A couple came to Northstar Community (a recovery church I co-pastor) looking for help for the wife’s drinking. He thought she had a problem, she did not agree with his assessment. During our conversation I asked the husband about his drinking habits. I do this to assess what we’re working with when we meet a family. He said, “I have one drink a night.” Sounds reasonable.

I replied, “Would it be possible for the two of you to go alcohol and drug free for thirty days? This will help us establish a bit of a baseline for whether or not there is a problem with alcohol in your family, especially since the two of you are not in agreement about the severity of the issue.” They agreed.

Within twelve hours the wife was in detox; after another twelve hours, her husband joined her. It turns out that his single vodka per night was poured into super-sized Yeti cooler. He was pounding the vodka but was technically accurate when he said he had “one drink” per night. Figuring this out saved him from detoxing in an unsafe manner. It helped the treatment team treat the real problem, not just the identified patient in the family (his wife).

When you do this inventory, problems will emerge. That’s reality. But because this is a spiritual program, we can trust that it is not a harsh reality intended to shame and blame. It is a pathway to healing. The more honesty you can muster, the better the support available to you will be because your team will be better informed.

If you are interested in taking this step, begin today by building a team of folks who can support your work. You need more details about how to build this amazing support group? Give Scott or Teresa a shout out! (scott@northstarcommunity.com or teresa@northstarcommunity.com)

New Strategies for Future Challenges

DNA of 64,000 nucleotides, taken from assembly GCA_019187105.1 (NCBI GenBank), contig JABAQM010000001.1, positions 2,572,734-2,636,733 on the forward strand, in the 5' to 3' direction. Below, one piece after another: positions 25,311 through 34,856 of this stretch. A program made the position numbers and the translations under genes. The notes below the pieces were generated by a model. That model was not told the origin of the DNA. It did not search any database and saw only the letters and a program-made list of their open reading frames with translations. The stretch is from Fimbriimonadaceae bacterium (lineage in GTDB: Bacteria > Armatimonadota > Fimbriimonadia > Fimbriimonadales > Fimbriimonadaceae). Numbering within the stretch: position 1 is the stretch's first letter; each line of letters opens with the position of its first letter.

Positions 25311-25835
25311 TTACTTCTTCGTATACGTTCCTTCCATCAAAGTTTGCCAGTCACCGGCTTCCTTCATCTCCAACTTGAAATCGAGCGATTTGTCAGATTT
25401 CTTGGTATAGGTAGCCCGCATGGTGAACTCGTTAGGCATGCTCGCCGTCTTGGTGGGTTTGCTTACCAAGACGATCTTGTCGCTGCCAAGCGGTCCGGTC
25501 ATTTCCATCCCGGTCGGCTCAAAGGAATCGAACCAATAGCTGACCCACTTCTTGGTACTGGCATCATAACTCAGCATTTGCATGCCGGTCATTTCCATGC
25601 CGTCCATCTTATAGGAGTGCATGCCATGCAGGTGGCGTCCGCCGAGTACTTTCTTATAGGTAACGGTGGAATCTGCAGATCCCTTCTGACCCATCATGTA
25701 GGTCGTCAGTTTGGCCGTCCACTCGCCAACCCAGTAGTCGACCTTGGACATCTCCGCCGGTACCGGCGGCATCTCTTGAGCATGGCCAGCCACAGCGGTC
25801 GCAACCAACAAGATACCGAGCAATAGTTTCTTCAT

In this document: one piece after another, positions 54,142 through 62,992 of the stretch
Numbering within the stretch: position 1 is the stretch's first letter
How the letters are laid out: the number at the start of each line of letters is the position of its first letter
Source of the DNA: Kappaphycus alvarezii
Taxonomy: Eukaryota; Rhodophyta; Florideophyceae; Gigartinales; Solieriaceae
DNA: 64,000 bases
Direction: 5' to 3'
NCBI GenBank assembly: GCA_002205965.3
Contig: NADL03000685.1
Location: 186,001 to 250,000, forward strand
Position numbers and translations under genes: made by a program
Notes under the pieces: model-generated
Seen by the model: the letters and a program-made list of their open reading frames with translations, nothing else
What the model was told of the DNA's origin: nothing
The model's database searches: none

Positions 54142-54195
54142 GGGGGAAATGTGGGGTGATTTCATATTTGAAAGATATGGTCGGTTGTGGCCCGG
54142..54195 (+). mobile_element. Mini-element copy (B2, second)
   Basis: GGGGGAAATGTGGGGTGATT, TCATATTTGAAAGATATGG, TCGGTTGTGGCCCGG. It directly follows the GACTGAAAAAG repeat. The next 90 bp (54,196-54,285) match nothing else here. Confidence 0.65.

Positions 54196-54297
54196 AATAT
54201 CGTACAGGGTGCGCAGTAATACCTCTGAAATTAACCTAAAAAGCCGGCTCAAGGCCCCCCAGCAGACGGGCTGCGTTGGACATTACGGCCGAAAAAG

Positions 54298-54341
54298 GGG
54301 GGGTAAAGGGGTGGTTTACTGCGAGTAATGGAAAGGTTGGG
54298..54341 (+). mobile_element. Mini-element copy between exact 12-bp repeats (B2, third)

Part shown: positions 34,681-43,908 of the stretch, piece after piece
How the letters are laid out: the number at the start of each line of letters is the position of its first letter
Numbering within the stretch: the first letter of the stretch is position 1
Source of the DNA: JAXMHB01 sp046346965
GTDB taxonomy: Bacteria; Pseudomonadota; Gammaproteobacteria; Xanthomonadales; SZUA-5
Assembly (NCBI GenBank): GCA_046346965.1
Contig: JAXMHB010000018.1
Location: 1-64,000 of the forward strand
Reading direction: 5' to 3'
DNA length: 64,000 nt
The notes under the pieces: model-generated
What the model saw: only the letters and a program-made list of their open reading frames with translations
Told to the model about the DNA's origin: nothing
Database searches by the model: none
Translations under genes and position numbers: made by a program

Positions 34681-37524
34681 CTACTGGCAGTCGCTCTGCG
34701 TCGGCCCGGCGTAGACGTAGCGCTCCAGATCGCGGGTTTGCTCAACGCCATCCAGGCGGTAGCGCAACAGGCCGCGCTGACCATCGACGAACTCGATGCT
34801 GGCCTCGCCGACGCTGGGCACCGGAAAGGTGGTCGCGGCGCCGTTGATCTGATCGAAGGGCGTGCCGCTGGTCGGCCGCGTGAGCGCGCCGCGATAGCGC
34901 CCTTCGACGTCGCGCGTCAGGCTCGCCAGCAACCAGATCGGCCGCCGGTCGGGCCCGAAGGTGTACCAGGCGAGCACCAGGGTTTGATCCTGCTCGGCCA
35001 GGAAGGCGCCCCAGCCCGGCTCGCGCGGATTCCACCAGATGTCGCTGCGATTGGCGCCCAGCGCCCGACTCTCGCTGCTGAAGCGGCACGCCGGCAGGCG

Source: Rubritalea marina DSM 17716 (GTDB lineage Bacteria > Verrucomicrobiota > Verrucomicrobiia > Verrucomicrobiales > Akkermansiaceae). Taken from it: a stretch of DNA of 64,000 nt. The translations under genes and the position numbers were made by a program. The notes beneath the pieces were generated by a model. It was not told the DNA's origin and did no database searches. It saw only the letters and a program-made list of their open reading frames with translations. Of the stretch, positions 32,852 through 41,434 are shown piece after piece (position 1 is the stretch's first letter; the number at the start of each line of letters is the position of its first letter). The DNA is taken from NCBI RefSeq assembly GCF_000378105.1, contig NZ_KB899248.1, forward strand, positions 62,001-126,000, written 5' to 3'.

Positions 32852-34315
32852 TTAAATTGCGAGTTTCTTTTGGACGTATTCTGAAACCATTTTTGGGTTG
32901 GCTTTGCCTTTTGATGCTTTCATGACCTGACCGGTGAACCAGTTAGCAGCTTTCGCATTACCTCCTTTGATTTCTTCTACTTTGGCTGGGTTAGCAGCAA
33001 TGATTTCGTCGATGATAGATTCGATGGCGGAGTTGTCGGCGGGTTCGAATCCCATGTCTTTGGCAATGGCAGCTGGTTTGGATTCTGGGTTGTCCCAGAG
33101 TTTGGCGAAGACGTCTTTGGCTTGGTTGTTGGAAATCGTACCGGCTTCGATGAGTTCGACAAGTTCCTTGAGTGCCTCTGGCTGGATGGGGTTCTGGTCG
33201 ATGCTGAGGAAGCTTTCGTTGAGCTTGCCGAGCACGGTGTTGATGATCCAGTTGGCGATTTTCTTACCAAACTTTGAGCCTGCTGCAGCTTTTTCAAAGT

We are all hot messes. It is hard to examine ourselves. This may not be your first rodeo with recovery and Step Four. That’s okay - you are not alone. I have a friend who was working, by all accounts, a decent program. Her mother died unexpectedly in a car accident. On the day of her mother’s funeral, she had a slip up and drank at her mother’s memorial service. She feels like a failure.

Of course she does. But what we are learning in recovery is that our feelings are not always fact. Her friends empathize with how lousy she feels AND they remind her that she did not lose all her clean time because she had one slip. She feels a lot of shame - and we can all relate to that! But using on this particularly difficult day without a support network around her to navigate the funeral and after party? That does not make her a failure. And it does not negate her recovery efforts. It does, however, make her vulnerable if she doesn’t jump right back on the recovery train.

Perhaps you are not a person in recovery from Substance Use Disorder. Maybe you cannot relate to her struggles. Take a few breaths and re-evaluate your situation. How many times have you promised yourself ‘A’ only to live ‘B’. Maybe your blood work indicates you are headed on a direct path toward diabetes and you know that you MUST change your way of eating. After your son’s birthday bash. After the holidays. Or your marriage is kind of a mess and you know you SHOULD go get some help, but who to go to? And it’s expensive! And time consuming!! So there we have it - we are all far more alike than different.